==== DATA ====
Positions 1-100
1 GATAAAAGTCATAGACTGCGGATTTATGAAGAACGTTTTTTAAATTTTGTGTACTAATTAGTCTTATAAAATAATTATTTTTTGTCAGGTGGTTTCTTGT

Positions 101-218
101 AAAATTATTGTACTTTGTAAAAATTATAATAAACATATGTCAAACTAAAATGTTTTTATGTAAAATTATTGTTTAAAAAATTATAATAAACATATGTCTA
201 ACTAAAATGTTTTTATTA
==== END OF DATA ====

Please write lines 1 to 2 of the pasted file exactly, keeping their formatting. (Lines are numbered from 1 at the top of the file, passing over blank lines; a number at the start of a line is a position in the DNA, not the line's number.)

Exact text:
Positions 1-100
1 GATAAAAGTCATAGACTGCGGATTTATGAAGAACGTTTTTTAAATTTTGTGTACTAATTAGTCTTATAAAATAATTATTTTTTGTCAGGTGGTTTCTTGT